It is important to match the speakers to the amplifier. For maximum power transfer, they should match. Using a single 16 ohm speaker on an amplifier designed to drive an 8 ohm load will usually result in maximum volume being reduced. The opposite is also true: 4 ohms means more volume with less power.

The real danger is driving a speaker which is too low in impedance. As impedance depends on frequency, and the speaker is really an inductor, the impedance decreases with the frequency. At low frequencies the speaker load could drop to a very low value. The danger is that low frequencies usually mean more power output from the amplifier to drive the speaker, and the lower impedance could overload and damage the amplifier. It could also result in distorted waveforms and damage to the speaker itself.

If installing two 8Ω speakers, wiring them in series reduces the risk of overloading the amplifier. At the same time, sound will be enhanced by the increased speaker cone area. If you can install 4 speakers in a series/parallel arrangement, the effective area of the cone will be increased for better low frequency response.

Speaker Phasing

Phasing means that in an installation with multiple speakers, all speakers move in the same direction. This is accomplished by wiring all connections in the same manner. Speakers usually have a mark at their terminals, so if one speaker is connected with its marked terminal to the marked terminal on the amplifier, the other must be connected in the same manner to its amplifier. In series, the second speaker's marked terminal is connected to the unmarked terminal of the first.

Two terms describe speaker operation: Compression and Rarifaction.

  • Compression: the speaker movement compresses the air in front of the cone.
  • Rarifaction: The speaker cone moves in the opposite direction, reducing the air pressure in front of the cone.

Incorrect phasing will result in poor sound quality, as one speaker is cancelling out the other (Compression versus Rarifaction.) If wiring two speakers in series, the unmarked terminal on the first speaker connects to the marked terminal on the second one. In parallel, marked to marked. The movement of the speaker cones is in phase, enhancing the sound.

Incorrect phasing attenuates the lower frequencies. It is hard enough to reproduce the low end without phase mismatches.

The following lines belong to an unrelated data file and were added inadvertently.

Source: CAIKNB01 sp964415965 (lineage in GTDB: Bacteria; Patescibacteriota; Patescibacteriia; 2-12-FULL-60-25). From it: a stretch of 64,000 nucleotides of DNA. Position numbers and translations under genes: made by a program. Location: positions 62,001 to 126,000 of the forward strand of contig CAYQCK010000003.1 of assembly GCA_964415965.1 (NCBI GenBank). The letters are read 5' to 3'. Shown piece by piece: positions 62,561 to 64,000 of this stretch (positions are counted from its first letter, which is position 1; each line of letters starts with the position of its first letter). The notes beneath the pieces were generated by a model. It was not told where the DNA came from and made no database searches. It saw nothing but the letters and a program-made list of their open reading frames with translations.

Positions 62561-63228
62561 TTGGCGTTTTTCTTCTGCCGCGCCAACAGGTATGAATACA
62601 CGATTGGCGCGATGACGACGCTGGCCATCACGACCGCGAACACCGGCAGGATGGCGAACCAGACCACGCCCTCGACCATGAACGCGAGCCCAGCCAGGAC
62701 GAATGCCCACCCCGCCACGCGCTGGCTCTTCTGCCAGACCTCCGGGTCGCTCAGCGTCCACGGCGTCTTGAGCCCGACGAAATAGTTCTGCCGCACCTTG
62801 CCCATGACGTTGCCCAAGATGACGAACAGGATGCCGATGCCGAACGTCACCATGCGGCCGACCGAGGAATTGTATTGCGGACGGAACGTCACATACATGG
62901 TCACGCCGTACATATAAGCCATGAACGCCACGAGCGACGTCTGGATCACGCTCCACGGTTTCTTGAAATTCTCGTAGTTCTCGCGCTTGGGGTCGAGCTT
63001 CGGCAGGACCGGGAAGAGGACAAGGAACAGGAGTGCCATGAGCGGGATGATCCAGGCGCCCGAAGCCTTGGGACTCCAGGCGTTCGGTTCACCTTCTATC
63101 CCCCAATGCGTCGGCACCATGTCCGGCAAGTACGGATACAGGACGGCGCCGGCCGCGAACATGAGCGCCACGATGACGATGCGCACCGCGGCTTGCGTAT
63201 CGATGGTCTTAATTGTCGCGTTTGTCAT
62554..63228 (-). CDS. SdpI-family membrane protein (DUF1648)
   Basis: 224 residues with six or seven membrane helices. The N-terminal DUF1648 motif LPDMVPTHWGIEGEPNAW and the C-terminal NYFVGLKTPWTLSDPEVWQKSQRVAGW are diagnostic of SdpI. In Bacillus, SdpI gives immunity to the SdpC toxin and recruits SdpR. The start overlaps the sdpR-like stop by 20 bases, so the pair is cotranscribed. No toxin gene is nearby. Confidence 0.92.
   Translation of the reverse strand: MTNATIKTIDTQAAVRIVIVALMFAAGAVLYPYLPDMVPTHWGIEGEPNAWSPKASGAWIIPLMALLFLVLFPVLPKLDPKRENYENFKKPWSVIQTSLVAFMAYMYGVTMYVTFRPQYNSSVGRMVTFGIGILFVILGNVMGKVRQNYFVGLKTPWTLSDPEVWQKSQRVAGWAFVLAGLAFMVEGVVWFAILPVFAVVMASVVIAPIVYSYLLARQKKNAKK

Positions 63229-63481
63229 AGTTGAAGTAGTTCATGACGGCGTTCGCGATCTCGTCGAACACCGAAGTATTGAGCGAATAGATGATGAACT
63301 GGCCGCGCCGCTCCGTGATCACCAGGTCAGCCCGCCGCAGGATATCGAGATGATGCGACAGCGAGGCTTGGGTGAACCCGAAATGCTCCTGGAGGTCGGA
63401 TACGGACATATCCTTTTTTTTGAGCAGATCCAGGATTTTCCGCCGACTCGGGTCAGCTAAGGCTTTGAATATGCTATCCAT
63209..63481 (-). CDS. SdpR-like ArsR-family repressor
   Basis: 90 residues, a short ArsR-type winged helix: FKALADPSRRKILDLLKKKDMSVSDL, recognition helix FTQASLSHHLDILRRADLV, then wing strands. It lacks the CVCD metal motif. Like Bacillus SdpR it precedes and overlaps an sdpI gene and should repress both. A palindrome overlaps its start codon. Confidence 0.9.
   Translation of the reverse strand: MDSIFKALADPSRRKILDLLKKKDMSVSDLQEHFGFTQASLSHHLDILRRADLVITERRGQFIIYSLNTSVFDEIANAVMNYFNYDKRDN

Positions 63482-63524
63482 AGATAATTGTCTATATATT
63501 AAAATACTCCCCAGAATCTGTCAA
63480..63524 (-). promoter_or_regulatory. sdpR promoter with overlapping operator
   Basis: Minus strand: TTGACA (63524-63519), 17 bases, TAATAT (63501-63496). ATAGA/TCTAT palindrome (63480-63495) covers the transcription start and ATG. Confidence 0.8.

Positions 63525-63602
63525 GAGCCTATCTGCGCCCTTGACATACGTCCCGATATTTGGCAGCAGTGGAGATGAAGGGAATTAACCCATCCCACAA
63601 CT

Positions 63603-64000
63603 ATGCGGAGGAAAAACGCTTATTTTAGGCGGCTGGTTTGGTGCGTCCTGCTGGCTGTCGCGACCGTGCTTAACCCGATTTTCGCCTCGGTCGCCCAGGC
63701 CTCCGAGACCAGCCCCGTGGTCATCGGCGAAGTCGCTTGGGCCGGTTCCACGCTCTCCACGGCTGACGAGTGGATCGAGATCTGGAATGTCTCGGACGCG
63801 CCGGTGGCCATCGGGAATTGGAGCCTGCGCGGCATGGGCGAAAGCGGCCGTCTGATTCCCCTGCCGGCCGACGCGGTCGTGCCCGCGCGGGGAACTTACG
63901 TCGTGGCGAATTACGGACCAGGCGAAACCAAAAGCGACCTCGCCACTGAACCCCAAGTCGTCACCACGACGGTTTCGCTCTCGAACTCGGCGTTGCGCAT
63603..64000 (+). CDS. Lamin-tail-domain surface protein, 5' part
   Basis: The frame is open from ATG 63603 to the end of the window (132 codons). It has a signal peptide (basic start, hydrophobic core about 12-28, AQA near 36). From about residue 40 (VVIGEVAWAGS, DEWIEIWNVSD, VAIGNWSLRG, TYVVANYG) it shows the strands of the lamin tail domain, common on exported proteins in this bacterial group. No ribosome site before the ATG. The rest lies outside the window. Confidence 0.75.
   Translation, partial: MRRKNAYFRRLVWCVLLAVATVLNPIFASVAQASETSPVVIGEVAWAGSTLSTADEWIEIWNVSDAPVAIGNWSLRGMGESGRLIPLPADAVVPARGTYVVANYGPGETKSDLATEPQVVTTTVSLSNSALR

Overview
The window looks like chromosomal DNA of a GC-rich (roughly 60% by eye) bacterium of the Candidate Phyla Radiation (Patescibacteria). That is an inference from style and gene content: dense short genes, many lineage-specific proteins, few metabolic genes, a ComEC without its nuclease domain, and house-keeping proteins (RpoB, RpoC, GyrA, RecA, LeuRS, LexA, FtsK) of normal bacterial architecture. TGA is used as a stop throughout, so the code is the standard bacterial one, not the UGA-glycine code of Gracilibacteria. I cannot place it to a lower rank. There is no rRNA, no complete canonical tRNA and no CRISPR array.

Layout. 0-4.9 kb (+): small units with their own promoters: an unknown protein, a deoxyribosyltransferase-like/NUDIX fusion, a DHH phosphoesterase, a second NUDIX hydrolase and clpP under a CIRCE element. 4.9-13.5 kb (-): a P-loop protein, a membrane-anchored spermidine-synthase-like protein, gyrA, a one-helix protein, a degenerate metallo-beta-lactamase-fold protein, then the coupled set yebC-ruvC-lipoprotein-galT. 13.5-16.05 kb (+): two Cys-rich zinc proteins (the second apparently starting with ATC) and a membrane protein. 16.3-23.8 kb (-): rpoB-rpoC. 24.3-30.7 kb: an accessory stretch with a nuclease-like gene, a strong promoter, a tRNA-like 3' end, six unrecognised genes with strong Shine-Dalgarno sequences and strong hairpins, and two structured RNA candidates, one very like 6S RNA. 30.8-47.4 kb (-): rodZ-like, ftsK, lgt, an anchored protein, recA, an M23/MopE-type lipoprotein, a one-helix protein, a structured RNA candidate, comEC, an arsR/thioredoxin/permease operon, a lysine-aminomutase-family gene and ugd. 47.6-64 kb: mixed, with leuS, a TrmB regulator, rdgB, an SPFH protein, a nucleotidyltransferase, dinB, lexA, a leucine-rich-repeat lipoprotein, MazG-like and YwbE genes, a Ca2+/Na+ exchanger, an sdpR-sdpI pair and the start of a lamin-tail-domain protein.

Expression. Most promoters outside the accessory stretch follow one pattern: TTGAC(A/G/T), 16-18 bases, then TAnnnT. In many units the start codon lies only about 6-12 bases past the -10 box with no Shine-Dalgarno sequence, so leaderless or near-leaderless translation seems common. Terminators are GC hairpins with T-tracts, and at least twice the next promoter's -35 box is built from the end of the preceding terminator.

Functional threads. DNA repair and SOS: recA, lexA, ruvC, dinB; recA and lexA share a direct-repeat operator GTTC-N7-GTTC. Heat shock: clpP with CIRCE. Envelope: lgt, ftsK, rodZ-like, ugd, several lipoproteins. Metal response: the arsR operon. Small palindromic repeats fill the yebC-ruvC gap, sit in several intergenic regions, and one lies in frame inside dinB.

DCC Sound

Brand Speaker
Impedance
Digitrax 8 – 32
LokSound Select 4 – 8
V3.5 100
V4.0 4 – 8
V5.0 4 – 32
Soundtraxx LC / DSD 8
Tsunami 8
Tsunami 2 8

Speakers for use with DCC should be of the impedance recommended by the decoder manufacturer. Too low an impedance can damage the amplifier, and the speaker. Too high, and the maximum sound levels will be reduced.

For multifunction decoders, speakers will be by necessity, small. This introduces new challenges. The speaker must be mounted securely to avoid resonation with the body shell, with no interference from internal components or wires. For the best reproduction the speaker should be as large as possible, installed with an enclosure, and direct the sound downwards toward the track. Enclosures can be made as needed, purchased, or may even come with the speaker. Many commercial offerings of DCC Sound Equipped locomotives use a number of speakers and enclosures to maximize sound quality and volume.

Video

Getting the Sound Out

MRH DCC columnist Bruce Petrarca provides some amazing insights into how speakers work in a model railroading context.

NMRAx Clinic on Cellphone Speakers

From the NMRAx convention 24th & 25th March 2020, this video is almost an hour in length.

Items mentioned in the video:


NMRA Clinic: Using Cellphone Speakers


DCC Speaker Principles: Getting the Sound Out (Model Railroad Hobbyist)

MRH DCC columnist Bruce Petrarca provides some amazing insights into how speakers work in a model railroading context, laying the ground work for his Digital Command Control column in the August issue on how to do sound decoder installation in a way that's easy and effective. Part of the content in the August issue of Model Railroad Hobbyist ezine.


See also

External Sites